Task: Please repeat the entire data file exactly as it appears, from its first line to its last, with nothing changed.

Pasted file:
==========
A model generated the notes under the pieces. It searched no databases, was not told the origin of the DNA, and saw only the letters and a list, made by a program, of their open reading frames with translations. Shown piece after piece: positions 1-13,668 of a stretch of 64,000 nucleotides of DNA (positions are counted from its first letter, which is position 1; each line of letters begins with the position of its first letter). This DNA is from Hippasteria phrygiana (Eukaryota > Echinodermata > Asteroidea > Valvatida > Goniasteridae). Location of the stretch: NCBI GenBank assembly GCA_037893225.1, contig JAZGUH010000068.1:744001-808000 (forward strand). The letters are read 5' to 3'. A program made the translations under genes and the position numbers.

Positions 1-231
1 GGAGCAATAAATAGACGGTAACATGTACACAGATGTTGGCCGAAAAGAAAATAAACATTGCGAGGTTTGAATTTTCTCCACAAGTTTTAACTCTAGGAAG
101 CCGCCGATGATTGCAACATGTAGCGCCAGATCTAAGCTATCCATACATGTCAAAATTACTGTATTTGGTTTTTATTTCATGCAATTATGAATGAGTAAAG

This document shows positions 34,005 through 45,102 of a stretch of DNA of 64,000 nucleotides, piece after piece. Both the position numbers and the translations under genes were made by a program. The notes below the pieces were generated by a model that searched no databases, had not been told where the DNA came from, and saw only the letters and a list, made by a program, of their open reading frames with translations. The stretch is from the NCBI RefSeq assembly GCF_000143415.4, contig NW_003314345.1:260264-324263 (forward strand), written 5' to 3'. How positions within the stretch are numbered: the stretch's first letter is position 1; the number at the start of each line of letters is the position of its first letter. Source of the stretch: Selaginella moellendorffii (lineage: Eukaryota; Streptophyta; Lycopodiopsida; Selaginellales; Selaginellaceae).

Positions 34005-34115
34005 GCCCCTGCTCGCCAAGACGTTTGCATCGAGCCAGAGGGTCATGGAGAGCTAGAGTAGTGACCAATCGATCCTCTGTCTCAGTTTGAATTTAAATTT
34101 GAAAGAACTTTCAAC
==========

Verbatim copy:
A model generated the notes under the pieces. It searched no databases, was not told the origin of the DNA, and saw only the letters and a list, made by a program, of their open reading frames with translations. Shown piece after piece: positions 1-13,668 of a stretch of 64,000 nucleotides of DNA (positions are counted from its first letter, which is position 1; each line of letters begins with the position of its first letter). This DNA is from Hippasteria phrygiana (Eukaryota > Echinodermata > Asteroidea > Valvatida > Goniasteridae). Location of the stretch: NCBI GenBank assembly GCA_037893225.1, contig JAZGUH010000068.1:744001-808000 (forward strand). The letters are read 5' to 3'. A program made the translations under genes and the position numbers.

Positions 1-231
1 GGAGCAATAAATAGACGGTAACATGTACACAGATGTTGGCCGAAAAGAAAATAAACATTGCGAGGTTTGAATTTTCTCCACAAGTTTTAACTCTAGGAAG
101 CCGCCGATGATTGCAACATGTAGCGCCAGATCTAAGCTATCCATACATGTCAAAATTACTGTATTTGGTTTTTATTTCATGCAATTATGAATGAGTAAAG

This document shows positions 34,005 through 45,102 of a stretch of DNA of 64,000 nucleotides, piece after piece. Both the position numbers and the translations under genes were made by a program. The notes below the pieces were generated by a model that searched no databases, had not been told where the DNA came from, and saw only the letters and a list, made by a program, of their open reading frames with translations. The stretch is from the NCBI RefSeq assembly GCF_000143415.4, contig NW_003314345.1:260264-324263 (forward strand), written 5' to 3'. How positions within the stretch are numbered: the stretch's first letter is position 1; the number at the start of each line of letters is the position of its first letter. Source of the stretch: Selaginella moellendorffii (lineage: Eukaryota; Streptophyta; Lycopodiopsida; Selaginellales; Selaginellaceae).

Positions 34005-34115
34005 GCCCCTGCTCGCCAAGACGTTTGCATCGAGCCAGAGGGTCATGGAGAGCTAGAGTAGTGACCAATCGATCCTCTGTCTCAGTTTGAATTTAAATTT
34101 GAAAGAACTTTCAAC